Let there be a rigid reference frame associated with each observer or object (e.g., they are attached). An observer may be at rest or in motion relative to their frame. If the observer is at rest, then their frame is a length frame and what they observe is in space. Time is the independent variable and length in three dimensions is the dependent vector variable.

If the observer is going somewhere, they are not at rest but in motion. Their reference frame for rest is not their own frame but a different frame, such as one located on the surface of the earth. In this case the observer and rest frame system are like a clock, that is, a clock frame, and what is observed is in time. A clock frame is moving in the opposite direction of a rest frame. Length is the independent variable and time in three dimensions is the dependent vector variable.

Frames in motion

For Galilean inertial frames the observer is at rest and the moving frame transmits the current stance in an instant of the time line, instantaneously. For dual Galilean inertial frames the observer is in motion and the rest frame transmits the current time in a point of the stanceline, puncstancialy.

The rest frame observer has three dimensions in space. The observed frame in motion is effectively reduced to the one dimension of its motion in time. The moving frame observer is like a clock with space and time exchanged: the dimensions of the observer’s frame are in motion so the three dimensions are in time. The rest frame that is observed appears to move and is effectively reduced to the one dimension of its path in space.

Moving bodies in space and time

Let us compare the motions of two bodies. Let the motion of one body be the reference motion. Let the motion of the other body be the target motion. Let the two bodies begin together at one place.

Definitions:

A place is the general term for an answer to Where? A point-place, or simply a point, is the smallest place. A translation is a vector from one point-place to another. Travel distance is the arc length of the trajectory of a motion, which includes any retracing of the trajectory.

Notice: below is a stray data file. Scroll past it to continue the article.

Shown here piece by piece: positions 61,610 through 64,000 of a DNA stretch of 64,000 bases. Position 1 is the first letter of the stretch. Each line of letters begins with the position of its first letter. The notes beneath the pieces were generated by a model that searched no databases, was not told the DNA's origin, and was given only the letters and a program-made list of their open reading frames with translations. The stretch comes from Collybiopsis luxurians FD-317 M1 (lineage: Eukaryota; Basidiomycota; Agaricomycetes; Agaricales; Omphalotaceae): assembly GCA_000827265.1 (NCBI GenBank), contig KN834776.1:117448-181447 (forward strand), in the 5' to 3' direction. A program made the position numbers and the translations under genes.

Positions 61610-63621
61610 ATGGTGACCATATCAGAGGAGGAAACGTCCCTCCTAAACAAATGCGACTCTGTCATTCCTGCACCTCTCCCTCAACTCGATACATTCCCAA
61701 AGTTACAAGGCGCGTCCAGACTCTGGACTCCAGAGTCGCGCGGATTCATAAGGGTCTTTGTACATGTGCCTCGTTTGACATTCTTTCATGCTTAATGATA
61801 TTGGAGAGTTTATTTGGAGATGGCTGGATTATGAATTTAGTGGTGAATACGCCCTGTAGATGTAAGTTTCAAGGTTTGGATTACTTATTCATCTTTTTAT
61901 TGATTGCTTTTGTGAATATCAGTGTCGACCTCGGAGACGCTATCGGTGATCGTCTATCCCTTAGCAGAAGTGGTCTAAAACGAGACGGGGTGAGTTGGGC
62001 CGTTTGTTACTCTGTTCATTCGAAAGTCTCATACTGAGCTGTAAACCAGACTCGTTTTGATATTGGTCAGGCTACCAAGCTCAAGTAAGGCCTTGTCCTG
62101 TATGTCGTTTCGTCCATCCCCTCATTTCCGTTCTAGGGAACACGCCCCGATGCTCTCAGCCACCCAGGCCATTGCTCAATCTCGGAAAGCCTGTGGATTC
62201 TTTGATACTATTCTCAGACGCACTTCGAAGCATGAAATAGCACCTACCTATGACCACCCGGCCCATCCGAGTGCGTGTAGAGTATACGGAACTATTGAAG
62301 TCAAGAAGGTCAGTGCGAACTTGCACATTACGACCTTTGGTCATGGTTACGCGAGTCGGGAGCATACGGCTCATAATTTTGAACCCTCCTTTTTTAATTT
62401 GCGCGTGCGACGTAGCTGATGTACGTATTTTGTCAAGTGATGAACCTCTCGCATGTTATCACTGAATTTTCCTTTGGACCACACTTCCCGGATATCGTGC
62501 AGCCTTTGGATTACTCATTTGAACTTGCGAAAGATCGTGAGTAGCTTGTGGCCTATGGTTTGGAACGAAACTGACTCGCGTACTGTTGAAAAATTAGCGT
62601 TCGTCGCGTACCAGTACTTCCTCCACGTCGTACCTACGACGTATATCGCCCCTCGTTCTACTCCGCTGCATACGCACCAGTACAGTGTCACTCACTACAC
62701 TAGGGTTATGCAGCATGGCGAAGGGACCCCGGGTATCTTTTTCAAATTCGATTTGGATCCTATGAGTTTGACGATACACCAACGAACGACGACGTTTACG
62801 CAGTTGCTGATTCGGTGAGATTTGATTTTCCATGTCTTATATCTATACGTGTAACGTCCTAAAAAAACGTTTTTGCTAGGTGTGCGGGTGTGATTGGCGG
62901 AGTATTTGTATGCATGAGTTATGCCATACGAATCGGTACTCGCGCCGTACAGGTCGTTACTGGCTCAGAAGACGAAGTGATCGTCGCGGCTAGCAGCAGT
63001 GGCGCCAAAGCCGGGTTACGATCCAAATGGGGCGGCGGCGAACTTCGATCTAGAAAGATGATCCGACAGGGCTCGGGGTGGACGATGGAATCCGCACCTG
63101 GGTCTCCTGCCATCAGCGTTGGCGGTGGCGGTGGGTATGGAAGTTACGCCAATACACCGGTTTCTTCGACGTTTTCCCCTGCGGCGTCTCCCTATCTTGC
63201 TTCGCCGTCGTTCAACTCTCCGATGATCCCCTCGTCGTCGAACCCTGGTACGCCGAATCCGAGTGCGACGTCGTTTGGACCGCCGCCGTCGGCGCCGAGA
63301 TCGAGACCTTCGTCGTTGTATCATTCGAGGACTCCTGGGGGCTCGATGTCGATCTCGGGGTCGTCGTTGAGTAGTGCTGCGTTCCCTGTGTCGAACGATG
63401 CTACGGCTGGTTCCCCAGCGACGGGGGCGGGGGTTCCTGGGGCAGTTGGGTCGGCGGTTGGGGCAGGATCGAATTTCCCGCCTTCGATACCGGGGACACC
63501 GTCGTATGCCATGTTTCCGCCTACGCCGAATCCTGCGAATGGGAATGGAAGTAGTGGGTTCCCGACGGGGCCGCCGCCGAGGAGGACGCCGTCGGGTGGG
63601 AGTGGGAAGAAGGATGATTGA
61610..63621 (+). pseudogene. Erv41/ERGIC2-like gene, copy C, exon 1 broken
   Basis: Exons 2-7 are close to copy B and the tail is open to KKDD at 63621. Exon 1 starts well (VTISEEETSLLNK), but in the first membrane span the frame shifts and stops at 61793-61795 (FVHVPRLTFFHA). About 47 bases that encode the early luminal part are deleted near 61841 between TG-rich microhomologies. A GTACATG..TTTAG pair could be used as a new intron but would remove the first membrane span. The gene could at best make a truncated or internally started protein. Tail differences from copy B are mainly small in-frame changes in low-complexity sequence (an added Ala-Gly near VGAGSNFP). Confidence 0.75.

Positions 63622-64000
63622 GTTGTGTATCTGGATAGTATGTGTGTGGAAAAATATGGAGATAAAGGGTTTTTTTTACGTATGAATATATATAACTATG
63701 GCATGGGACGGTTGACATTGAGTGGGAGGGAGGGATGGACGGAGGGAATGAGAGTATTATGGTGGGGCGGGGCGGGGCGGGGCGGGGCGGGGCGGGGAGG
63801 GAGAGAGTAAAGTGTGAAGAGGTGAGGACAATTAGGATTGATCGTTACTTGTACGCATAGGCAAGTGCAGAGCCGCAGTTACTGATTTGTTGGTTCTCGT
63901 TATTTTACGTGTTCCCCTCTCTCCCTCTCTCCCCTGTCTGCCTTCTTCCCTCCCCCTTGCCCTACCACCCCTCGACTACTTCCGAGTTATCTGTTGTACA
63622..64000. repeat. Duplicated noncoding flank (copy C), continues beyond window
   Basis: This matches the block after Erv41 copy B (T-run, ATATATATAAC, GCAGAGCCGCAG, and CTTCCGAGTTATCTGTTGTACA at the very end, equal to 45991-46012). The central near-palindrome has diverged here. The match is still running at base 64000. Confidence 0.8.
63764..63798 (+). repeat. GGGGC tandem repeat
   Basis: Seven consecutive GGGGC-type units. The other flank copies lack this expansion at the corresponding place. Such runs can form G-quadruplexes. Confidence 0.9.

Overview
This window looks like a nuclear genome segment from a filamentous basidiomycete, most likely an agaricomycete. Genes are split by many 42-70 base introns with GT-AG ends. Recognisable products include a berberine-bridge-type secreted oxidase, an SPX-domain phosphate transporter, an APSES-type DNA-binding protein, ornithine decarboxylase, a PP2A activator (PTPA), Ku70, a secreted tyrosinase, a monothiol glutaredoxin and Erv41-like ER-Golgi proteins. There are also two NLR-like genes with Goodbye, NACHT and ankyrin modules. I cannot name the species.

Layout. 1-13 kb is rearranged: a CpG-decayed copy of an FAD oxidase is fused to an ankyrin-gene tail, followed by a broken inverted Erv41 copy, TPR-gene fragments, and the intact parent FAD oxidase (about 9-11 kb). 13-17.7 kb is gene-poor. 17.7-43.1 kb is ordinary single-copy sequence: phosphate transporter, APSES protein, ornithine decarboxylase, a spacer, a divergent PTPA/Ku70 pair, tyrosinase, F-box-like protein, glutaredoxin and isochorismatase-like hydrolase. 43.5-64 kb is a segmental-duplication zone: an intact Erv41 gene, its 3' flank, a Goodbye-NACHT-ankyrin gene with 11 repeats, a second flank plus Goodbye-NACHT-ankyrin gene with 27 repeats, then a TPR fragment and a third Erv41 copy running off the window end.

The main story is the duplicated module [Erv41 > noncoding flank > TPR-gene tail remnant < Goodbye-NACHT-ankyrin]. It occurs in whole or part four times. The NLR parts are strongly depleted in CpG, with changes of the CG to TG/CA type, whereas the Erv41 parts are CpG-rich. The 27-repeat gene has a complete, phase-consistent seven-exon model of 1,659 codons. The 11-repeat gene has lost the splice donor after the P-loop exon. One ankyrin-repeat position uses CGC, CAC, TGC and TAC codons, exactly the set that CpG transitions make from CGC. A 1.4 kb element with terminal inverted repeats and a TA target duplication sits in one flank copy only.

Space and time refer to different perspectives of the universe of motion.

Space is the locus of all potential places for the target motion, which is said to be “in space.” Displacement is a translation vector from one point to another point of the target motion. The travel distance from the beginning point to the ending point of the target motion, is the travel length for a motion in space.

Time is the locus of all potential places for the reference motion, which is said to be “in time.” Dischronment is a translation vector from one point to another point of the reference motion. The travel distance from the beginning point to the ending point of the reference motion, is the travel time for a motion in time.

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Transportation symmetry

An experimenter turns on a device and transmits a signal from point A to point B. Two people play catch and toss a ball from one at point A to the other at point B. A truck transports its cargo from the terminal at point A to the terminal at point B. All these are cases of transportation.

Because of translational symmetry the laws of physics are invariant under any translation, that is, rectilinear change of position. But transportation is something more than translation. Motion is outgoing from one point and incoming at the other point. From the perspective of an observer at point A in the above examples, the translation is an outgoing motion. From the perspective of an observer at point B, the translation is an incoming motion.